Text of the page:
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Food shopping, early 20th century

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Shopping in the early 20th century

By the webmaster’s mother, 1906-2002 based on her experiences as a child in north London

We paid in pounds, shillings and pence, i.e.£-s-d. In practice, though, most things we ever bought in the early 1900s only cost a few coppers. More expensive things were normally priced at a penny below the next shilling. For how these prices were displayed in shop windows, written in handwriting and pronounced, see the separate pages.

Women shopped locally when I was a child in the early 1900s, and I sometimes went with my mother to our local shops in Edmonton. (Never with my father, as it was unheard of for men to be seen doing women's work.)

Why shopping took such a long time

Wicker-work (cane) shopping basket from the early 20th century

Wicker-work (cane) shopping basket. Such baskets were heavy even when empty, made in the early 1900s by a professional basket maker, courtesy of Richard Cole.

There were no supermarkets to sell everything in one visit. So we had to go to all sorts if different shops - see the side menu. So shopping was a lengthy business. This was especially so because even everyone was served individually and had to wait while the shopkeeper went to get or took out every single item. Also many of the goods had to be weighed out and wrapped for each customer, and social chit-chat was expected. It was, though, quite interesting for me to stand and watch the shopkeepers rapidly manipulating the weights on the scales as we waited in turn to be served. They did it so quickly and they always seemed to get nearly right just from size alone.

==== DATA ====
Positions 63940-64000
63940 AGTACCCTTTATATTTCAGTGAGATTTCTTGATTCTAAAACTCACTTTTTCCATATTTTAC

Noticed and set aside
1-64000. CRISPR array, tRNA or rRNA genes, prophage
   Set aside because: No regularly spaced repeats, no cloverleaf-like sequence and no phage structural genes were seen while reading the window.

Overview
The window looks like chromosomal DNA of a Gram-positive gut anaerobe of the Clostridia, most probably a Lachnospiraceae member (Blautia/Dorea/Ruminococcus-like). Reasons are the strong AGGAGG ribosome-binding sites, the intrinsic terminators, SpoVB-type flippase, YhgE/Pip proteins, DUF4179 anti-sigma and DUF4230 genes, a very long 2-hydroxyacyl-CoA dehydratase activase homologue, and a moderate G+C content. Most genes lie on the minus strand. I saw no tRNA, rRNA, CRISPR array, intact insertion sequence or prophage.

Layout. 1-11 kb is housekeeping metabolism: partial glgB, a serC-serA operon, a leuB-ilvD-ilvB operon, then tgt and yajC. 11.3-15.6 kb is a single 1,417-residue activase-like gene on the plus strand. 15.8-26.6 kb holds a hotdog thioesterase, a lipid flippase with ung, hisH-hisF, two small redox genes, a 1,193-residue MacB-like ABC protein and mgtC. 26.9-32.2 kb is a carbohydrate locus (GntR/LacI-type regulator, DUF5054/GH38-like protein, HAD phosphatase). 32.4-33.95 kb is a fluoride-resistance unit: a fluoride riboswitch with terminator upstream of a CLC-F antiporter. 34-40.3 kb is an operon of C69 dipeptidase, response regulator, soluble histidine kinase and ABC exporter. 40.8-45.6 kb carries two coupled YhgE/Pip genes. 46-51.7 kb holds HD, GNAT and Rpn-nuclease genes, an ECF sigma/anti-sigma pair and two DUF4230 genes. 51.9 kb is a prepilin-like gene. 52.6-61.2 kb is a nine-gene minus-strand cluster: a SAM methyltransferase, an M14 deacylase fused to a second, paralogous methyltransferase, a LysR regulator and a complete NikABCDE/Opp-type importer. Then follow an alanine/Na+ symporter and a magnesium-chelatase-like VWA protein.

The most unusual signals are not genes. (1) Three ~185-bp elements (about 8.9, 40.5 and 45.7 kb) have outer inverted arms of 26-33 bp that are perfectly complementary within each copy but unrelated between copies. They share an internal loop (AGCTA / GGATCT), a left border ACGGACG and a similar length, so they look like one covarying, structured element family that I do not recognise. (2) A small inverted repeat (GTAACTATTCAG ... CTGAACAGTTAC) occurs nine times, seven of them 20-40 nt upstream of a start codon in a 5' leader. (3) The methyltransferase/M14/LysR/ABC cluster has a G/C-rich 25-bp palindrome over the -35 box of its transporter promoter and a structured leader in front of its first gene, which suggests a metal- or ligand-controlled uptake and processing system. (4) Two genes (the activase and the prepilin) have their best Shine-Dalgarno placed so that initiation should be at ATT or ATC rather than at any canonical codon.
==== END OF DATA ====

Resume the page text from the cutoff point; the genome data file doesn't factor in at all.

Why shopping was such hard work

Quite apart from the time that shopping took, it really was physical work. This was because we had no cars to carry our purchases back home, and the wickerwork baskets were heavy even before anything was put in them.

Fortunately it was common for shops to deliver. It was also common to send children on small errands. I often had to go and pick something up when my mother ran out.

How goods were wrapped

Note from the webmaster

My mother wrote nothing about how loose goods were wrapped, but I understand that that it was much as I remember in the early 1940s.

Paper bags on a string

Paper bags on a string, ready for one to be torn off for use.

Some goods like potatoes were tipped straight into the customer's bag, suitably lined with newspaper.

Small goods were packed in white paper bags which were often printed with the name of the shop for publicity purposes - although this was an extravagance that could not be maintained during the austerity of the Second World War. Larger goods went into brown paper bags. The paper bags were supplied by the shopkeeper who kept them on a thin string and tore one off as it was needed.

Heavy goods into sacks.

In my mother's time in the early 1900s, children's sweets went into a cone of twisted newspaper, but I never saw this.

Pat Cryer, webmaster and daughter of the author

When shops were open

Guest contribution

Why shops stayed open late on Saturdays

Men worked a five and a half day week and were paid on a Saturday morning. After that there was money in people's pockets. So shops would be open till perhaps 8 pm.

Bert Felgate
whose family owned a greengrocer shop

Shop buildings

Note from the webmaster

Although most of the shops were built as shops with flats for the shop keepers above their shops, some shopkeepers opened shops from the front rooms of their Victorian/Edwardian terraced houses - see for example, the photo of the shop front in Leicester.

Text and images are copyright

My mother never mentioned shopping hours apart from at Christmas. So if you can provide any information, I would be pleased if you would contact me.

Page based on the recollections and notes of the webmaster's mother (1906-2002) with additional research and editorial work by the webmaster



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